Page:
A Pioneer Yet Again: NJ May Soon Launch Fixed-Odds Betting On Horse Races

New Jersey horsemen team up with Australian firm to prepare for new Monmouth Park odds system as soon as May 2.
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After a modest dip into the water last summer, New Jersey is soon expected to be the first state to go “off the deep end” on fixed-odds betting in horse racing and level the playing field for horse bettors to get the same sort of opportunities that more and more American sports bettors are getting.
The May 2 season opening for Monmouth Park also is the “goal date” for the rollout of fixed odds. During a seminar on gambling integrity at the Seton Hill law school, track operator Dennis Drazin told an audience that a number of logistical hurdles remain.
“But Governor [Phil] Murphy says he wants to place the first bet that day, so everybody is jumping through hoops to accommodate him,” Drazin said with a smile.
It was just last month that the state’s thoroughbred horsemen announced a partnership with Australian-based company BetMakers to have it deliver and manage fixed odds — a longtime gambling staple in Europe as well as Australia — for Monmouth Park races.
Australia’s remarkable lust for gambling of all sorts has BetMakers executive Dallas Baker dreaming big.
He told the Seton Hall students and some gaming industry executives that fixed-odds betting has doubled in his country in the last decade, and that the average Australian — every man, woman, and child, he said — bets about $1,000 per year on horse racing.
Baker calculated that the same figure for Americans comes out to just over $30 per person.

Fixed-odds betting: here’s the lure

Drazin is just as bullish with his estimate that “in five or 10 years, fixed-odds betting could account for 40 to 50% of the handle in this country.”
So what’s so great about fixed-odds betting?
Under the current pari-mutuel system, the problem for a big bettor is that his massive wager tilts the pool so dramatically that it can worsen his own odds. For instance, he might love a horse at the listed 5-1 a few minutes before a race.
But as soon as his bet is recorded, the board may drop the horse to 4-1 or even 3-1 because of his big play. That’s unappealing to wealthy speculators who have plenty of other ways to try to win.
The “railbird,” meanwhile, can get frustrated because he, too, loved the 5-1 shot. The difference is, he doesn’t know he has a well-heeled kindred spirit until sometimes just as the race starts and the odds change against him.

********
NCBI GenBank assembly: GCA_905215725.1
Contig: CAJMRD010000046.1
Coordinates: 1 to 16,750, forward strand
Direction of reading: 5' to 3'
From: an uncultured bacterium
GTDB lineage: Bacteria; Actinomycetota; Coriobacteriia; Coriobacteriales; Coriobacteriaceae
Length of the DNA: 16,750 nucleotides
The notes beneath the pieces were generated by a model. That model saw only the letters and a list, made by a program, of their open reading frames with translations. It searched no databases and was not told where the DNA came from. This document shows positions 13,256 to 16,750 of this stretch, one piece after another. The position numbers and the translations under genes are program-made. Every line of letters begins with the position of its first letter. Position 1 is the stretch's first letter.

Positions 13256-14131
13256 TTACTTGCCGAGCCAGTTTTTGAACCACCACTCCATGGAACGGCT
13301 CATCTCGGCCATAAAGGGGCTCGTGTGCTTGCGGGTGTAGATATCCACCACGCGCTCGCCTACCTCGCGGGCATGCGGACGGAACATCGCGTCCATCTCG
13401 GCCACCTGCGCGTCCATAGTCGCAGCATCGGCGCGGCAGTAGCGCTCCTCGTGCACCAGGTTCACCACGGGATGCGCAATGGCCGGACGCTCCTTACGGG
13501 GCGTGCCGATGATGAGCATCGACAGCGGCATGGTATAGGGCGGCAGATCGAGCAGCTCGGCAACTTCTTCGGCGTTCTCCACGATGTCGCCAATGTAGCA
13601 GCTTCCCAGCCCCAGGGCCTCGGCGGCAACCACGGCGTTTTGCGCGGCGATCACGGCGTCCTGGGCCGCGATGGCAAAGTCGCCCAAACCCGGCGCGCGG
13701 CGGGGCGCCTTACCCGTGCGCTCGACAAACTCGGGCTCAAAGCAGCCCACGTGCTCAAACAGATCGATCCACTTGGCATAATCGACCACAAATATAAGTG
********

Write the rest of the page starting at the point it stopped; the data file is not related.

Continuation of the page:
It’s a common occurrence, Baker said, because teams of experts who evaluate algorithms tend to wait as long as possible, with 80% of the wagering handle taking place in the last two to three minutes.
The opportunity for all bettors to closely watch the odds board, then pounce on the desired number, adds to the excitement, according to Baker.
“Finding and taking the right price almost becomes an event in itself,” Baker said.

NJ regulators are shown some love

Baker, who needled Australian regulators for their alleged slowness at times to cooperate on amending rules, called New Jersey regulators “a shining beacon” in the industry worldwide.
“Not only is it the the most effective [set of rules], but it’s also the easiest to navigate as well,” Baker told NJOnlineGambling.com. “It’s not easy because it’s a pushover, either — it’s also the most stringent.”
The fixed-odds “modest dip in the water” last summer featured DraftKings offering such wagering at the $1 million Haskell Invitational.
But with this partnership, fixed-odds is scheduled to be a staple of daily racing at Monmouth Park. The betting option eventually is slated to be distributed to interested racetracks across the U.S. and around the world.
The deal with BetMakers guarantees Monmouth Park $5 million in the first five years, and the state’s horsemen also would collect a sliver of the handle from tracks that become fixed-odds partners.
Many state lawmakers tend to “wait and see” how New Jersey fares with new gambling, from casinos in 1978 to online casino gaming in 2013 to sports betting in 2018.
“There is a fair bit of that,” Baker conceded. “But the most important thing we’ve got to do is get it right, and hopefully that does enable us to add more tracks soon. But we’re here for a long time.”
“We won’t have a full suite of bookmakers ready to go on May 2, but we’ll have a few,” added Baker, who said his company has contacted Meadowlands Racetrack officials about the betting.

Timing is everything

The advent of fixed-odds betting would be another “win” for the state’s thoroughbred horsemen, who in the past two years have added a $10 million annual state subsidy and sports betting as revenue enhancers.
But this week started poorly, as seven-time defending Monmouth Park Trainer of the Year Jorge Navarro and Jason Servis — whose Maximum Security won last summer’s Haskell — were arrested Monday and accused of being at the heart of a horse racing doping scheme that includes 25 other defendants in the industry.
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